GINA PARKINSON picks out a shrub to bring colour and cover to the garden this autumn and winter
DARK or purple-leafed plants are a useful ornamental addition to the garden, their deep colours giving drama to a corner and contrasting with greens and yellows from other foliage.
Cotinus, or smoke bush, is a wonderful example, a deciduous shrub with purple-leafed varieties that look beautiful grown with other shrubs or, if space permits, allowed to grow into a specimen tree.
We are lucky enough to have inherited a very large cotinus when we moved to our current garden.
It must be 15-feet high, I had never seen one grown this large before and it is a truly wonderful specimen in summer with dark leaves and misty plumes of flowers that look, from a distance, like smoke.
As the summer progresses to autumn, the leaves lighten to reds and oranges, looking almost translucent when the low sun shines through, a lovely sight especially in the early morning when they are bejewelled with dew that catches the light.
Then the foliage falls and the ramshackle skeleton of the shrub remains against a clear blue sky one day, dark clouds the next.
Not having grown many shrubs or trees before moving to this garden I am pretty useless at identifying the ones we now have, but luckily the smoke bush still had a label on it, embedded in the base of the trunk.
Cotinus ‘Grace’ is a popular variety, the result of a cross between the huge American smoke bush Cotinus obovatus which can grow 30-metres tall and the smaller European species Cotinus coggygria which will still get to six metres when mature.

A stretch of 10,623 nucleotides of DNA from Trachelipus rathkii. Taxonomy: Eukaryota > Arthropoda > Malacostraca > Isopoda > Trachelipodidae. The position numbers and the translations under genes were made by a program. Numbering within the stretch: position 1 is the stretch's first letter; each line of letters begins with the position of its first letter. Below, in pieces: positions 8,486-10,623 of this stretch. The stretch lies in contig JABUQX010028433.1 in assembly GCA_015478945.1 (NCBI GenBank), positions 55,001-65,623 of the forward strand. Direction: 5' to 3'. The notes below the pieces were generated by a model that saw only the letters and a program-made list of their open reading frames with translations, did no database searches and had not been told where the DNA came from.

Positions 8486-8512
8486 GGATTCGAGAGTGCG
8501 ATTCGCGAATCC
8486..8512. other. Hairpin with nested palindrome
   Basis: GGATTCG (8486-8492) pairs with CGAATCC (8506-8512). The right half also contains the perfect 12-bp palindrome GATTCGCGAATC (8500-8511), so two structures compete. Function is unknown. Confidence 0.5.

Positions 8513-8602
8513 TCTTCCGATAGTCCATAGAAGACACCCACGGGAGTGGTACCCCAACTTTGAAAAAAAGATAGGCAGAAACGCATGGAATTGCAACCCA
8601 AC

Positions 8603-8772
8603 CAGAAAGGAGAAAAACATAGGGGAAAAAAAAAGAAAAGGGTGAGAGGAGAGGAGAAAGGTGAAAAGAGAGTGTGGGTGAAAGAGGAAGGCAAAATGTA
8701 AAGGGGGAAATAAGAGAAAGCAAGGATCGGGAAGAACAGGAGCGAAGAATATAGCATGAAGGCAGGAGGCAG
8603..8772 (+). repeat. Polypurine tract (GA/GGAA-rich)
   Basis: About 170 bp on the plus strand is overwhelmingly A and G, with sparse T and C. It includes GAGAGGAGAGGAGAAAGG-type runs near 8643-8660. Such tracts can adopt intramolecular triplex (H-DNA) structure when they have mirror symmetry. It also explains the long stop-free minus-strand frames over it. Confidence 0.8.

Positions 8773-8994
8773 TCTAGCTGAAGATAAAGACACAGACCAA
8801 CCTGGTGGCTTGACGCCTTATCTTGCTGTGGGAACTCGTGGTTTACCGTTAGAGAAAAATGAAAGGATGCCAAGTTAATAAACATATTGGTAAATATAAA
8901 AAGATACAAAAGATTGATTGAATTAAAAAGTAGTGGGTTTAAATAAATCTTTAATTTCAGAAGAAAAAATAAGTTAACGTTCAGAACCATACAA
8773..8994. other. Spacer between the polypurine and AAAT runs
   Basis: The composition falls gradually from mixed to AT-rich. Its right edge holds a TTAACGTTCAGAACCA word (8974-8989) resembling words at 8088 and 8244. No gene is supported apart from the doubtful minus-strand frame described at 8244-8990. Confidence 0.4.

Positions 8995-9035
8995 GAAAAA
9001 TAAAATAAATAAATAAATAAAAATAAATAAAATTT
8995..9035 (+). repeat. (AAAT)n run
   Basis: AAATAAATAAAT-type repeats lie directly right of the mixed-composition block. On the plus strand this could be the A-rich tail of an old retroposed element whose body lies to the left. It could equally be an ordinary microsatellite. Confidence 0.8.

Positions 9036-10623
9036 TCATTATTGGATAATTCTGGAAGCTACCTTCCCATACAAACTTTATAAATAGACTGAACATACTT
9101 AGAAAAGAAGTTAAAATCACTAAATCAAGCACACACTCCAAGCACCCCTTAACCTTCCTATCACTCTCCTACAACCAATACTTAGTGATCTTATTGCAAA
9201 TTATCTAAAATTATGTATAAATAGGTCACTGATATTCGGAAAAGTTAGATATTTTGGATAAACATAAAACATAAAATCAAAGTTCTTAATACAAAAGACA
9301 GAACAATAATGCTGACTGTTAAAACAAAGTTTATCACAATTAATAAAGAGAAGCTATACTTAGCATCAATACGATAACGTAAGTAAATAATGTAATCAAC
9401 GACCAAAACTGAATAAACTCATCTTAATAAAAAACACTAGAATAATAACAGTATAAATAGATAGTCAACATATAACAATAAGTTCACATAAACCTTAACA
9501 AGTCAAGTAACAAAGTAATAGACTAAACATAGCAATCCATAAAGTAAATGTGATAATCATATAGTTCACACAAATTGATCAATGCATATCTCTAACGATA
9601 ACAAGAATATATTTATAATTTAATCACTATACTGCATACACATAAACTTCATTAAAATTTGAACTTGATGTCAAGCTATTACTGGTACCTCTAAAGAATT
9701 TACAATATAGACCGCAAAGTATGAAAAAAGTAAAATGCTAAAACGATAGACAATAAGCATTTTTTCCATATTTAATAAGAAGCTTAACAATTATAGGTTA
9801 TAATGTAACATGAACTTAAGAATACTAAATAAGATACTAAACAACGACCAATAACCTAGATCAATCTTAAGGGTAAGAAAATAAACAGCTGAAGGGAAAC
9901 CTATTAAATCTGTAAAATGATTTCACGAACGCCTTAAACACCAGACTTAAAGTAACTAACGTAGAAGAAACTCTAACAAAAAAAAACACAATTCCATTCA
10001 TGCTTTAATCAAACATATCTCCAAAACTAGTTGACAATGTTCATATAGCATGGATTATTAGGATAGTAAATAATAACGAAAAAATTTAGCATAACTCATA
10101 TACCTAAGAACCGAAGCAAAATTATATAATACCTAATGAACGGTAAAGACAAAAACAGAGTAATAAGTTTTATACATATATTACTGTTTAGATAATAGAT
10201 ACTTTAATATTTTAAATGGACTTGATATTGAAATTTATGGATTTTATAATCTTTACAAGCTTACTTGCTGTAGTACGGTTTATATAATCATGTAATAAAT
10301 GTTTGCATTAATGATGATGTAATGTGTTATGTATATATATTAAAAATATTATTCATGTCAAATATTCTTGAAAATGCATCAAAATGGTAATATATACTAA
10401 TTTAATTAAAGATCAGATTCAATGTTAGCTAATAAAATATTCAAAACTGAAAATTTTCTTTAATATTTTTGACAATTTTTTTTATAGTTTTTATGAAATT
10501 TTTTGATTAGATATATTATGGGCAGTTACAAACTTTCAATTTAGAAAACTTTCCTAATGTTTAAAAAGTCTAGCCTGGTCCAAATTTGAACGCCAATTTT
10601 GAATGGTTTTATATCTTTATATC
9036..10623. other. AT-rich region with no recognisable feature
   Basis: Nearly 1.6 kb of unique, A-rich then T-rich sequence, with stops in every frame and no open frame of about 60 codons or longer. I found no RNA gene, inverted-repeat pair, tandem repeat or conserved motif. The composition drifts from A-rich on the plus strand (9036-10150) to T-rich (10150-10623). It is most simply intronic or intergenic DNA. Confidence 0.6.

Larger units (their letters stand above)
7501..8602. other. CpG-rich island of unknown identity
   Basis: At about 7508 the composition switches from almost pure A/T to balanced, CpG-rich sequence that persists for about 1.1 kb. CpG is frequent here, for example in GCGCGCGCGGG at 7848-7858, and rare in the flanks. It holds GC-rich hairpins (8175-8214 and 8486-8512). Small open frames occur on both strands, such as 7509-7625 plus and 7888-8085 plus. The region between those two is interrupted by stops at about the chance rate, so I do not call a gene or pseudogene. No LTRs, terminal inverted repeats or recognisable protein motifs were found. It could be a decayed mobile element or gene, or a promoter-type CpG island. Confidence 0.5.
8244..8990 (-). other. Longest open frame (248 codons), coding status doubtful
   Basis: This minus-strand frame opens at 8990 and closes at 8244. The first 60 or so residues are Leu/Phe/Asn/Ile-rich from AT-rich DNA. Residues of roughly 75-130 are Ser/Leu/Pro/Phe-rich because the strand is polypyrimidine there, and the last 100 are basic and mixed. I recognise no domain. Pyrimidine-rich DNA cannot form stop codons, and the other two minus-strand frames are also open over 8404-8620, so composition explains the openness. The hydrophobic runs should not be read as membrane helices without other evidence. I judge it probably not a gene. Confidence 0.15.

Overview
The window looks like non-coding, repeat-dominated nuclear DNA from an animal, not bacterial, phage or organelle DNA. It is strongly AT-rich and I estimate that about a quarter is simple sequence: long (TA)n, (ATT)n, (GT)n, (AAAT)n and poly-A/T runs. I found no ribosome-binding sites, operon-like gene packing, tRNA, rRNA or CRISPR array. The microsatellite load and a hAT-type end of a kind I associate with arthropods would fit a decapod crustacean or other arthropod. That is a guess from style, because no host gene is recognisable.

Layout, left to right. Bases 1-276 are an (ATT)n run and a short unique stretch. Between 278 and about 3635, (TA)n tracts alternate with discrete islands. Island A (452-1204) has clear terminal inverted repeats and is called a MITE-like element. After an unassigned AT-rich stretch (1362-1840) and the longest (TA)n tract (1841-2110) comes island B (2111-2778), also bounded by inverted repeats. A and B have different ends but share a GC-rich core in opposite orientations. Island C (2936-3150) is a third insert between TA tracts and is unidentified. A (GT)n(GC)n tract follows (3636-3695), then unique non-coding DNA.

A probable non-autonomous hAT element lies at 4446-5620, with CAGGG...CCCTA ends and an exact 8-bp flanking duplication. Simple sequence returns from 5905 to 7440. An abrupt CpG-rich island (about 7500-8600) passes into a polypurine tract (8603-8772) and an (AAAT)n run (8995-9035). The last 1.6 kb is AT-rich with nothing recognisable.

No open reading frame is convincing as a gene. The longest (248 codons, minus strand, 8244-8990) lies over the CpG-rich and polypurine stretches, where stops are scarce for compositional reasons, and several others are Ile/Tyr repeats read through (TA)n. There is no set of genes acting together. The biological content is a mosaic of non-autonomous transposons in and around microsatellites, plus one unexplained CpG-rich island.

The new spring foliage of ‘Grace’ is green to begin with, eventually taking on shades of deep red and purple which form a perfect backdrop for the clouds of summer flowers.
Cotinus prefers to be in a sunny spot and in well-drained soil and is fairly trouble-free.
Mildew, which can be caused by dryness at the roots in spring, may be a problem especially for newlyplanted specimens so regular, copious watering may be necessary for the first year or so in dry weather.
Once the plant has established a good root system this will no longer be needed.
In the veg patch
WORK has died down on the veg patch and November sees the last of the tidying up before winter sets in and the ground is too hard or wet to dig.
If the lure of the garden is too difficult to resist it is a good time to cut back rhubarb, the stems and leaves will almost certainly have flopped and be looking very unappetising.
Take back all these stems either by carefully pulling them up or, if they have become too decomposed for this, cutting at the base.
Leave any buds that have begun to emerge, they may grow but are more likely to have come to a standstill and be biding their time for next season.
Loosen the earth around the rhubarb clumps pulling up any weeds and removing other debris, then mulch with a layer of compost, the thicker the better.
Rhubarb is a greedy plant that loves rich, moist soil, so any work done now will be of benefit next spring when growth starts again.
Hedges can be lightly tidied in autumn to keep them neat until spring. Just cut back any unruly stems and check for debris that has fallen into the body of the hedge. The base of the hedge can also be cleared and forked over, but I tend to leave this until spring since the dead leaves and bits of twigs make an ideal space for small creatures to hibernate.
TV and radio
8am, BBC Radio Humberside, The Great Outdoors.With Blair Jacobs and Doug Stewart.
9am, BBC Radio Leeds, Tim Crowther and Joe Maiden.
2pm, BBC R4, Gardeners’ Question Time. A postbag edition this week from Sparsholt, Hampshire where Anne Swithinbank, Christine Walkden, Matthew Wilson and chairman Eric Robson answer listeners queries sent in by post. (Repeated from Friday).
3pm, BBC R4, Gardeners’ Question Time. Panellists Chris Beardshaw, Pippa Greenwood and Matthew Wilson join chairman Eric Robson in Shropshire where they help gardeners from Bishop’s Castle with their horticultural problems. (Repeated on Sunday at 2pm).
7am, BBC Radio York, Julia Booth. Presenter Julia Booth and plant expert Nigel Harrison hold their weekly plant surgery.